We are often asked about the relevance of scale division size to scale capacity so here is a brief explanation.
When you read on a the display of a set of scales something like 'Capacity = 15kg' or 'max = 30kg' , it means just that. It is the maximum amount of weight that the scale can display. Also it is not wise to exceed this limit. Most scales will have some sort of overload protection but certainly not all of them, and you wouldn't want to trash your expensive balance just because you placed too much weight onto it!
The division size is the increment that scale counts up in. If you think of an old dial set of scales or bathroom scales, then it is the smallest marker.
Whereas on a set of analogue scales you can read between the markers, on digital scales you cannot. The scale will choose the nearest available division, either up or down.
So it is imortant to choose the appropriate division size for the product you are weighing.
e.g. You own a sweet shop and the confectionery scales you are using have a division size of 10g. A customer asks for 100g of small sweets (that actually weigh 1g). You weight out the sweets on the scales but you could easily add more than 100g 5 or 6 sweets more but the scales would still read 100g. After many weighings you can see that it becomes costly, especially if the product is something like caviar or smoked salmon!
Division size is often shown after the capacity, preceded by 'x' (meaning by). Such as 15kg x 5g.
This is the minimum weight that should be placed on the scales before any readings become significant. It is usually 20 divisions for trade scales (see below) and can be different for non-trade scales. On a 15kg x 5g scale the minimum would usually be 100g (20 divisions). It is not recommended though to buy a set of scales to weigh products less than the quoted minimum.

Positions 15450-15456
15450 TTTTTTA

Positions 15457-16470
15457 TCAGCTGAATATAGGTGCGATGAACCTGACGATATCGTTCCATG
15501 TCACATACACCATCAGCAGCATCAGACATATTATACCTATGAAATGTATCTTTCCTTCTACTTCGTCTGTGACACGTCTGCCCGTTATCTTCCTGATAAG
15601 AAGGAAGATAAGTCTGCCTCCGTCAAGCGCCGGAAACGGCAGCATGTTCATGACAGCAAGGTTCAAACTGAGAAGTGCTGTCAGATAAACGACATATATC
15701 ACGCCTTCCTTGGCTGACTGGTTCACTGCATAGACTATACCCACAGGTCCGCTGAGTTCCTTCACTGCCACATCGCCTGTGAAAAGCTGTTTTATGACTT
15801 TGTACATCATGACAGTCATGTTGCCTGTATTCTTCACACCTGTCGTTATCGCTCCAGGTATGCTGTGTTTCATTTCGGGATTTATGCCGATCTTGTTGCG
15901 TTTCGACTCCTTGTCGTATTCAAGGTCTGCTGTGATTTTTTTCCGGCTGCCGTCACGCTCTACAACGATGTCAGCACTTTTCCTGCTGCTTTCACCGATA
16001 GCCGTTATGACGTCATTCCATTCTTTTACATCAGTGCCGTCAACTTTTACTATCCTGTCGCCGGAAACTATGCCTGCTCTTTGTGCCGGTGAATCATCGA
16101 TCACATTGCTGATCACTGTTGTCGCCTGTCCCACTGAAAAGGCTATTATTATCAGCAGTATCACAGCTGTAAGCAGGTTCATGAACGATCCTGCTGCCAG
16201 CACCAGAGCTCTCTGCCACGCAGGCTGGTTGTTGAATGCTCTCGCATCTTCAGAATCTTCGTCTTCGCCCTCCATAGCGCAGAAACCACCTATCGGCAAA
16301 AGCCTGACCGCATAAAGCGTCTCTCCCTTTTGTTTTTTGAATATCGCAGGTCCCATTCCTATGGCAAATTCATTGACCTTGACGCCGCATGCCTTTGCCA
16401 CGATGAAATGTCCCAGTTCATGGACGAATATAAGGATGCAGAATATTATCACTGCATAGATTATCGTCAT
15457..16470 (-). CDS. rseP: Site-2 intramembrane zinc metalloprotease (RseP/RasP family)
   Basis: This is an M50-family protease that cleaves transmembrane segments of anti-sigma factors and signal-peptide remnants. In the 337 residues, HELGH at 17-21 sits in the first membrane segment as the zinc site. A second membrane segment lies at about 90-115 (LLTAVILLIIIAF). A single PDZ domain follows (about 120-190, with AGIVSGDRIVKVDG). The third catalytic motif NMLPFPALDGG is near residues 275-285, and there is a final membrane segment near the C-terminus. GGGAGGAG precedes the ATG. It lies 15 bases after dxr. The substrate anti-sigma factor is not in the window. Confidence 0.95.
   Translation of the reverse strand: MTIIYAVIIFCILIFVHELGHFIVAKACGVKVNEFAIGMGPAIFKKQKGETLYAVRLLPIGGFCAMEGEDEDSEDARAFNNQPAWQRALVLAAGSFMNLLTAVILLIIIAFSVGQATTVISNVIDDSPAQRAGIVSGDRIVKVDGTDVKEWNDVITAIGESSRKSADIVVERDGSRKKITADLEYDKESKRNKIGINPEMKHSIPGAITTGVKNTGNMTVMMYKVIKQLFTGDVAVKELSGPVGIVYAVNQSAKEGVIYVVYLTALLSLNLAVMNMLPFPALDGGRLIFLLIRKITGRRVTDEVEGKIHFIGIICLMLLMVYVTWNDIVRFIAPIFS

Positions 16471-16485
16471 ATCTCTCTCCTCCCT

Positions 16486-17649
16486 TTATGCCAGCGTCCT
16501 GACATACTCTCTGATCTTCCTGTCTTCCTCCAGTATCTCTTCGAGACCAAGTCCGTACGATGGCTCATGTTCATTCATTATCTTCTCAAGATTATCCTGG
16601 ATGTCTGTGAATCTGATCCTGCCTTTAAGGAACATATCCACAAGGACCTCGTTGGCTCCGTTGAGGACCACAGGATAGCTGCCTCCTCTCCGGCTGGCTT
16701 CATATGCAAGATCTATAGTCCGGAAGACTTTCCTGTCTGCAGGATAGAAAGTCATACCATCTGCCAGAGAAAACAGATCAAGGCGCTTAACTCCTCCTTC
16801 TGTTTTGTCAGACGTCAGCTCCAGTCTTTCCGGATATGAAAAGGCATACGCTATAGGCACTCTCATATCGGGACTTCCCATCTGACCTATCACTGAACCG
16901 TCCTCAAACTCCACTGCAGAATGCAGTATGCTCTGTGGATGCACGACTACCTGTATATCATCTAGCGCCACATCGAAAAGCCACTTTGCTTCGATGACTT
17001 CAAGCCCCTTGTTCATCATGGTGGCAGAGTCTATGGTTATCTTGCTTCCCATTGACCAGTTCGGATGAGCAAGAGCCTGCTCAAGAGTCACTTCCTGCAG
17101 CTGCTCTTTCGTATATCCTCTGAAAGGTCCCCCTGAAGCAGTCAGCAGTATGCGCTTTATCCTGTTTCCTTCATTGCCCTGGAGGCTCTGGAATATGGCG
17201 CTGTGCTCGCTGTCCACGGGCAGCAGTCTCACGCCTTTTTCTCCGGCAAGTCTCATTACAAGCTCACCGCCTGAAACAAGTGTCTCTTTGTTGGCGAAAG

e.g You wouldn't weigh 5 grams of gold on a 15kg x 5g set of scales.
Legal for trade scales are scales that have been 'verified' for trade typically by a Trading Standards Inspector, where traceable weights are placed on the scales and the scales must weigh within certain tolerances. If the scales are outside these tolerances they cannot be used for trade. Not all weighing scales though are 'verifiable', they must first have obtained a type approval through a governing body (which can vary from country to country). Usually scales that can be verified display a green 'M' sticker.
Legal for Trade Scales often have a smaller amount of divisions than 'non-trade' scales. For instance a typical shop set of scales will have 3000 divisions (15kg x 5g) whereas a scale used internally in industry may have 30000 divisions (30kg x 1g). But there is only one of them you can sell a pork chop on!
As a rule of thumb you would normally purchase Legal for Trade Scales if you are selling a product by weight. (As opposed to checkweighing or creating a recipe).
This is the smallest scale interval that can be used to determine price based on weight in commercial weighing for a particular scale. The value of the verification scale interval (e) is determined by the scale manufacturer. Sometimes, a scale will have a verification scale interval that is different than the normal or actual scale interval. For instance, the scale could be capable of displaying in increments of 0.01g, but its verification scale interval is specified as 0.1g. In this situation, you could only charge a customer based on 0.1g increments although the scale has the ability to display 0.01g increments.
This was just a fairly brief (believe it or not) outline of scale terminology. If you have any questions or comments please do not hesitate to contact us at Weigh-Till.